Evidence Backing Approval of Drug for Alcohol Misuse 'Weak'

Megan Brooks

June 10, 2016

Evidence supporting the effectiveness of nalmefene (Selincro, H. Lundbeck A/S) for alcohol dependence is weak, uncertain, and could be biased, conclude UK researchers, who took an in-depth look at the data.

Approved in Europe in 2013 and subsequently recommended by the UK National Institute for Health and Care Excellence (NICE), nalmefene is licensed for use in conjunction with psychosocial support to reduce alcohol consumption in adults with mild to moderate alcohol dependencies who have a high drinking risk level, who are without physical withdrawal symptoms, and who do not require immediate detoxification.

On the basis of the analysis, Niamh Fitzgerald, PharmD, of the University of Stirling, and colleagues conclude that the evidence for the efficacy of nalmefene in reducing alcohol consumption is, "at best, modest, and of uncertain significance to individual patients." They note that any possible effect of nalmefene hovers at a rate of reduction of 1 drink per day on average.

In the United States, nalmefene is approved for use in the treatment of opioid overdose but not for alcohol dependence.

The study was published online June 5 in Addiction.

Dilemma for Docs

Dr Fitzgerald's team notes that the European Medicines Agency's (EMA's) assessment of nalmefene was based largely on three studies sponsored by the manufacturer and that the data may be biased "due to lack of specification of a priori outcome measures and sensitivity analyses, use of post-hoc sample refinement and the use of inappropriate comparators."

Their data analysis also found that patients taking nalmefene generally had more side effects and were more apt to drop out of the clinical trials than those taking placebo. The researchers also note that nalmefene is more expensive than similar drugs on the market and that no comparison with alternative drugs for the treatment of alcohol dependence, such as naltrexone (multiple brands), was made.

"We were interested in nalmefene because it is licensed for use in people with mild to moderate dependence on alcohol, a group in which psychosocial treatment (counseling) would usually be the first approach tried," Dr Fitzgerald told Medscape Medical News. "We were also interested that the company expected it to be prescribed mostly in primary care, despite a long history of difficulty persuading primary care clinicians to intervene on alcohol problems.

"There is no evidence at present that nalmefene offers superior benefits to naltrexone or optimally delivered psychosocial interventions," Dr Fitzgerald said.

"It's vitally important that we know that prescribed drugs are effective in treating the intended problem," she added in a university-issued news release. "In this case, we found problems with the registration, design, analysis, and reporting of these clinical trials which did not prevent the drug being licensed or recommended for use.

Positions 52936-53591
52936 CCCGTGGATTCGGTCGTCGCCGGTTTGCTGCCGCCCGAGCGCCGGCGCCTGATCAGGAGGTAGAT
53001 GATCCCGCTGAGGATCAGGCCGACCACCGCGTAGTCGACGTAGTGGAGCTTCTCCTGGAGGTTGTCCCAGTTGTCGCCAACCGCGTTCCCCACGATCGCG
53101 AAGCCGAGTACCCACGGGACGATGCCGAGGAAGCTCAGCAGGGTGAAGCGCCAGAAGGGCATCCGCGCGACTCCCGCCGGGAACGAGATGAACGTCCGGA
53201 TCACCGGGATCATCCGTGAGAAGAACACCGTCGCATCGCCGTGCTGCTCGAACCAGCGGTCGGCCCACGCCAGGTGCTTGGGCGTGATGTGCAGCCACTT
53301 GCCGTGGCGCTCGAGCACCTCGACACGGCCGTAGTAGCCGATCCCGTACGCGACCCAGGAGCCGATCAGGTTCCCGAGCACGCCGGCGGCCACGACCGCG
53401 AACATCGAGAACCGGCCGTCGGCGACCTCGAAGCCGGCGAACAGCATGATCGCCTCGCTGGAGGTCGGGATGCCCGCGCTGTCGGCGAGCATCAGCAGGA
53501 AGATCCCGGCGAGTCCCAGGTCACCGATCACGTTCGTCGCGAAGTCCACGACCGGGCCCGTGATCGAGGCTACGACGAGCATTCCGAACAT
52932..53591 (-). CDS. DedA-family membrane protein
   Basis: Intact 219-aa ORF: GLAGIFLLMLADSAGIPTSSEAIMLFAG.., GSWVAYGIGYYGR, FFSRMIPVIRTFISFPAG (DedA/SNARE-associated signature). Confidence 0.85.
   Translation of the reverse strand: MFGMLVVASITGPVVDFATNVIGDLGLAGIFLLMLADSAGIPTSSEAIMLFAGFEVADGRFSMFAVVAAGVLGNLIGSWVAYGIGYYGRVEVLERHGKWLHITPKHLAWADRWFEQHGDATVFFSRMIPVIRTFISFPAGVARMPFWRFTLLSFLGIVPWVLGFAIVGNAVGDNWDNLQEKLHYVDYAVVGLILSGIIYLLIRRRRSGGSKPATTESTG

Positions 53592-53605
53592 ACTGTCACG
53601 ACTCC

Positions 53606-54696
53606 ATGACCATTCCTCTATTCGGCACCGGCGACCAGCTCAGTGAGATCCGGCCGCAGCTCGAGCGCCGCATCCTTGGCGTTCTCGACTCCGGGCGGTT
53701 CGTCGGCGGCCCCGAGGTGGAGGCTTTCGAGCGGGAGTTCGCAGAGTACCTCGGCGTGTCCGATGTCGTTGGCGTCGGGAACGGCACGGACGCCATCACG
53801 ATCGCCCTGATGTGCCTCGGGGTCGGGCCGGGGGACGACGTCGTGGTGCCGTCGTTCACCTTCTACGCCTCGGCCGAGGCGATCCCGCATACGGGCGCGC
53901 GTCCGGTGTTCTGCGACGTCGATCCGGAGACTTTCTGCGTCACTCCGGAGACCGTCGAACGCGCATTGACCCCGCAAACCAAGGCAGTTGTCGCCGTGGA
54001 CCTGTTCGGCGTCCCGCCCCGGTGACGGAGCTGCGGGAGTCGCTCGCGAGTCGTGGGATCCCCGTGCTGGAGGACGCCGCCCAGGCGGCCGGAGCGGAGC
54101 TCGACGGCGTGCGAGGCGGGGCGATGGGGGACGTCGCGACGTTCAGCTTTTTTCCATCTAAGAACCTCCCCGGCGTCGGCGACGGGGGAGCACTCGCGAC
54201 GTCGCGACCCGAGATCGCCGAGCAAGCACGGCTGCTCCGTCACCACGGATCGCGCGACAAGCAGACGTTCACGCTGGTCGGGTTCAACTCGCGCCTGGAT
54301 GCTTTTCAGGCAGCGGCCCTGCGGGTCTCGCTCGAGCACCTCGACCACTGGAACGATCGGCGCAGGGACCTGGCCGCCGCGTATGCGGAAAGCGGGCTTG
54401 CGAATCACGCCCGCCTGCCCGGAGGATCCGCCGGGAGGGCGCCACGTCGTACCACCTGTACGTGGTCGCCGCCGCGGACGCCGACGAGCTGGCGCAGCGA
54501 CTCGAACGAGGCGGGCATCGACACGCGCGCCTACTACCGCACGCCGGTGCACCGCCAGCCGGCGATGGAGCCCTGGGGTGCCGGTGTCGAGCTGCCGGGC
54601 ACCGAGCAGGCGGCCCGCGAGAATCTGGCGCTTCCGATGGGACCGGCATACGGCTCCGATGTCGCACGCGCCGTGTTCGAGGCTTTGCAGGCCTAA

"We believe this creates a difficulty for doctors trying to treat alcohol dependence and throws up critical questions for regulators around why a drug was licensed without a bank of high- quality, reliable evidence," she said.

Commenting on the findings for Medscape Medical News, Prof Carole Longson, director of the NICE Centre for Health Technology Evaluation, said: "Nalmefene was recommended within its marketing authorization by the regulator in 2013, where the EMA rigorously reviewed its safety and efficacy before approval ― as it does with all medicines under evaluation.

"Our appraisal process for nalmefene," she added, "thoroughly interrogated the evidence base and, as is the standard with all our appraisals, we engaged with and took into account submissions from a multitude of stakeholders. When presented with the evidence, including the analysis of the clinical studies, the independent committee concluded that there was sufficient evidence to recommend nalmefene in specific circumstances."

"Bad Medicine"

Also reached for comment, Florian Naudet, MD, PhD, from the Meta-research Innovation Center at Stanford University (METRICS), in Palo Alto, California, said this is a "very interesting paper about a very important problem that might go beyond the evaluation of nalmefene. Nevertheless, in the nalmefene case, the points [the authors] made are valid, and indeed, we cannot be sure whether nalmefene is a useful drug or not."

Dr Naudet noted that the points made by Dr Fitzgerald and colleagues are "directly in line" with a recent letter in the BMJ titled, Bad Medicine: Nalmefene in Alcohol Misuse.

The new analysis also supports a systematic review and meta-analysis Dr Naudet and colleagues published in PLOS Medicine in which they conclude that "the value of nalmefene for treatment of alcohol addiction is not established. At best, nalmefene has limited efficacy in reducing alcohol consumption."

"Evidence from nalmefene randomized controlled trials cannot be interpreted as confirmatory because of the use of a posteriori subgroup analyses, because there was a lot of withdrawals (including more in the nalmefene groups), because the interest was focused on consumption outcomes, while interest of patients and clinicians is focused on health outcomes. Also, naltrexone should have been used as a comparator. At last, the clinical relevance of these small reductions in alcohol consumption is very doubtful," Dr Naudet told Medscape Medical News.

"All of these problems lead to persistent uncertainty and to difficult and controversial decisions for clinicians and health authorities," he concluded.

The study received no funding. The authors have disclosed no relevant financial relationships.

Addiction. Published online June 5, 2016. Abstract

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